Sections

Data: Privacy, Property and Security | LAW 4046 Section 01 Class #1070

  • 3 Units
  • Grading: Law Honors/Pass/Restrd Cr/Fail
  • 2021-2022 Winter
    Schedule No Longer Available
  • Enrollment Limitations: Consent 16
    • 1L: Winter Elective (Open to First-Year JD Students)
  • Learning Outcomes Addressed:
    • LO1 - Substantive and Procedural Law
    • LO2 - Legal Analysis and Reasoning
    • LO3 - Ability to Conduct Legal Research
    • LO4 - Ability to Communicate Effectively in Writing
  • Course Category:
    • Intellectual Property & Technology

Notes: Cross-listed with International Policy (INTLPOL 362).

  • 2021-2022 Winter
    Schedule No Longer Available

Data: Privacy, Property and Security (4046): The collection, use and marketing of personal data are ubiquitous in the digital age. This seminar will explore the diverse legal regimes regulating personal data--including privacy, property and security--and the imperfect nature of their protections. Legal rules are rapidly evolving to address, if not resolve, the inevitable conflicts between privacy, property and security in relation to personal data. Laws have been enacted and new ones are under consideration at the national, state and even municipal levels, as well as around the world. Norms are emerging to guide these conflicts in the operation of business. Technology is evolving that can facilitate the protection, or accelerate the exploitation, of personal data. At the heart of all these developments is the question, who owns and controls personal data in the digital age. The same piece of data may in different hands raise different expectations. As an example, A may have a privacy expectation that her purchase from an online marketplace is no one's business but her own. B, the app that served as intermediary between the buyer and seller, may have a property or contract expectation that it owns the metadata and other information about A's buying habits. C, a government agency, may have a security interest in collecting or unearthing the details of A's purchase of particular items. This same triad of interests is implicated across a wide variety of highly sensitive personal data, such as location information, facial recognition and medical results. This seminar will explore these data rules, norms, technologies and conflicts through three sessions of lecture and interactive exercises addressed to privacy, property and security, respectively; four sessions devoted to presentations from leading representatives of consumer, corporate and government interests, with questioning by students in the class; and two sessions devoted to discussion of student answers to problem sets, focusing on an exploration of the privacy-property-security conflict and on forward-looking solutions to the protection of personal data. Elements used in grading: Attendance, class participation, research papers. CONSENT APPLICATION: To apply for this course, students must complete and submit a Consent Application Form available on the SLS website (Click Courses at the bottom of the homepage and then click Consent of Instructor Forms). See Consent Application Form for instructions and submission deadline. Cross-listed with International Policy (INTLPOL 362).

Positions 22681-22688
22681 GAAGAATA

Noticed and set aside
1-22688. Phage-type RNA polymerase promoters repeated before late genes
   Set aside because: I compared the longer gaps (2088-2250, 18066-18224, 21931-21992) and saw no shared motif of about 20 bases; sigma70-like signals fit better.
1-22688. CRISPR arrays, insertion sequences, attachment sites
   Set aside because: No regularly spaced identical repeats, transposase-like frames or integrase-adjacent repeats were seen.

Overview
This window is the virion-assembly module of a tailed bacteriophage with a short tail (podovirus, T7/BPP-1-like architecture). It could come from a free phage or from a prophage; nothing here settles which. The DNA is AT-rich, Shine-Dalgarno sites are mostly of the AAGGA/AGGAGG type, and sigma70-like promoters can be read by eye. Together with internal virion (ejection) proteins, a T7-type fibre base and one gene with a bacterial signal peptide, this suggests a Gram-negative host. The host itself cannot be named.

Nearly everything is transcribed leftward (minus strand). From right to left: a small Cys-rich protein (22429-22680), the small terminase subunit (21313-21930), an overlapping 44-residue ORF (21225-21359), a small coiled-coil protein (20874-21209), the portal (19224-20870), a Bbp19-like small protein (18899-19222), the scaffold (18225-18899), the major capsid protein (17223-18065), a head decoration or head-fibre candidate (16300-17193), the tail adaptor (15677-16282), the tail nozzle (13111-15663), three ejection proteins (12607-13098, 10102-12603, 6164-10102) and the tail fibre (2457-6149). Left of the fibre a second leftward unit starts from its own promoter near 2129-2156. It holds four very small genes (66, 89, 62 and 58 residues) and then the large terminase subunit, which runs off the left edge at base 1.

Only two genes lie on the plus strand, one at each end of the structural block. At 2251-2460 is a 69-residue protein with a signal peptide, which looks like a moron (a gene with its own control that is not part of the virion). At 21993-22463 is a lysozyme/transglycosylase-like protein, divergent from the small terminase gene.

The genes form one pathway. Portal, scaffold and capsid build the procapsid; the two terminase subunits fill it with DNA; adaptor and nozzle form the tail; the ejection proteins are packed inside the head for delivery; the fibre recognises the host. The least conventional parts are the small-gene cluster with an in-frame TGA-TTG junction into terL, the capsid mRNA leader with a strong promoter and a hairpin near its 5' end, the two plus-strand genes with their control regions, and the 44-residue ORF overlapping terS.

Sections

Data: Privacy, Property and Security | LAW 4046 Section 01 Class #1072

  • 3 Units
  • Grading: Law Honors/Pass/Restrd Cr/Fail
  • 2020-2021 Winter
    Schedule No Longer Available
  • Enrollment Limitations: Consent 16
    • 1L: Winter Elective (Open to First-Year JD Students)
  • Learning Outcomes Addressed:
    • LO1 - Substantive and Procedural Law
    • LO2 - Legal Analysis and Reasoning
    • LO3 - Ability to Conduct Legal Research
    • LO4 - Ability to Communicate Effectively in Writing
  • Course Category:
    • Intellectual Property & Technology

Notes: Cross-listed with International Policy (INTLPOL 362).

  • 2020-2021 Winter
    Schedule No Longer Available